The plantain grove of women

Feb 09, 2014, 06:19 IST | Devdutt Pattanaik

In Indian folklore, there is frequent reference to kadali-vana or the plantain grove where bananas grow.

Devdutt PattanaikIn Indian folklore, there is frequent reference to kadali-vana or the plantain grove where bananas grow. No one knows where this place exists. Some say it exists in the midst of southern forests. Others say it exists in the valleys of the Himalayas. And then there are those who say it exists in the imagination of poets and sages. Why is it so important? Because it refers to a land exclusive to women, a land which no man can enter.

Illustration/ Devdutt pattanaik

The story goes that there was once a princess (variously named as Pramila or Kamala) who one day saw a gandharva flying overhead. She noticed his genitals and burst out laughing. The gandharva cursed her that she and the other women of the palace who joined her in making fun of him would get locked in an orchard where no man would ever be able to enter. This was the kadali-vana.

Why banana? One can say that the fruit with its phallic shape was meant to taunt the princess who longed for, but was forever deprived of male companionship. Or one can say that it is a metaphor for women’s thighs which has long been compared in Sanskrit literature to the stem of the banana plant. Also, since banana is said to self-fertilise itself it has long been associated with the Mother Goddess who as Parvati created Vinayaka without (vina) needing a man (nayaka).

In the folklore of the Nath-Sampradaya, it is said that Matsyendranath got trapped in the kadali-vana, a metaphor getting ensnared by worldly sensuality until he was rescued by his able student Gorakhnath. Matsyendranath and Gorakhnath could enter this enchanted grove because they had siddha, magical powers acquired through celibacy. But while Matsyendranath entered, he did not leave. It took Gorakhnath’s intervention to pull him out.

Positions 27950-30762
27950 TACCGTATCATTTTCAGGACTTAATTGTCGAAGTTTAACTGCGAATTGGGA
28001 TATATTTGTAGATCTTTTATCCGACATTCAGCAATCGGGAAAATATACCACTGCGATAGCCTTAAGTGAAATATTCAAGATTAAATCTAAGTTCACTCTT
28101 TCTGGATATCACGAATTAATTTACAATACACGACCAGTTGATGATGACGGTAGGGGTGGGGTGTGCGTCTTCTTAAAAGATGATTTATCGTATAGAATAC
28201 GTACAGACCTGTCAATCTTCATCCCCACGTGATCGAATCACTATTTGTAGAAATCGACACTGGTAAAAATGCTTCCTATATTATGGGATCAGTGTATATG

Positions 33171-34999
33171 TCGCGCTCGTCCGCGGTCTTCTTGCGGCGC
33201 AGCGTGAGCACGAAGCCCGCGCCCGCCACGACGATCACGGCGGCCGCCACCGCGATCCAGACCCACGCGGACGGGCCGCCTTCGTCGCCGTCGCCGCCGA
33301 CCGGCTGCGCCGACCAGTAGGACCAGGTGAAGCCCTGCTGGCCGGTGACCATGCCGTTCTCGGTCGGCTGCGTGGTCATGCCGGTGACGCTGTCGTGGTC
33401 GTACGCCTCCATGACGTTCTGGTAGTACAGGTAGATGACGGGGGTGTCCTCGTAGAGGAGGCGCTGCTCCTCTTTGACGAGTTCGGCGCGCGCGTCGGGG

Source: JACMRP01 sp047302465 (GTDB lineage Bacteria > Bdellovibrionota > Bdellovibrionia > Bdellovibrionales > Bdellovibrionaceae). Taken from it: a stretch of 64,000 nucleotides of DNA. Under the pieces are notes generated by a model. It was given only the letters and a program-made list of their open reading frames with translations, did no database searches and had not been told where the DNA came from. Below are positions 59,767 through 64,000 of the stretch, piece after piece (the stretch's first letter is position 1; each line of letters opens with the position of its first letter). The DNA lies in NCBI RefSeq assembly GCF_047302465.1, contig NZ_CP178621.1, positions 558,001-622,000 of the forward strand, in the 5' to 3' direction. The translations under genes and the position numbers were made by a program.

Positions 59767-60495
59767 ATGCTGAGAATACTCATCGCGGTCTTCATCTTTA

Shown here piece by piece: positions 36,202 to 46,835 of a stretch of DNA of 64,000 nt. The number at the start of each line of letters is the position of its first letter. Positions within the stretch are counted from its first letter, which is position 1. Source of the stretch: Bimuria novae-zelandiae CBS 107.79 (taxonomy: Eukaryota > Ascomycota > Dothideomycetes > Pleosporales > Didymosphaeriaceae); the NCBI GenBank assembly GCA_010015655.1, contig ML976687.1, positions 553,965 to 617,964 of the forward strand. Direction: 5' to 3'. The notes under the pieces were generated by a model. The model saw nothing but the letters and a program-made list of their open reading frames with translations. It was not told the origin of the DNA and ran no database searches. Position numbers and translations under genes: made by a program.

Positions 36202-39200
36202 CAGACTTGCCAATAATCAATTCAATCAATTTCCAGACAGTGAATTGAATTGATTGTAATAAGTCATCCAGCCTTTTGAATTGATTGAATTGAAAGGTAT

In another tradition, Hanuman’s abode happens to be the kadali-vana. The story goes that the frustrated women of Stri-rajya, as kadali-vana is sometimes referred to, begged the Mother Goddess to grant them children. So Sita sent Hanuman to kadali-vana. She did this because she wanted to get Hanuman out of Ayodhya so that she could spend some time with Ram alone. She ordered Hanuman not to return until he gave those poor women children. Hanuman, who had taken the vow of celibacy (brahmacharya-vrat), did not know what to do. He entered the plantain grove and began singing songs in praise of Ram. His voice was so potent that hearing it the women inside kadali-vana became pregnant. But motherhood was not enough to satisfy the women. They wanted physical intimacy. And so Hanuman promised them that he would send a suitable man to them. That man was Matsyendranath.

In folk Mahabharatas, when the horse of the Pandavas enters this kadali-vana it turns into a mare. Arjuna is sent to fetch it but Pramila/Kamala refuses unless Arjuna agrees to marry her. He does and in satisfaction she returns the mare to the Pandavas.

The author is Chief Belief Officer of the Future Group, and can be reached

The views expressed in this column are the individual’s and don’t represent those of the paper.

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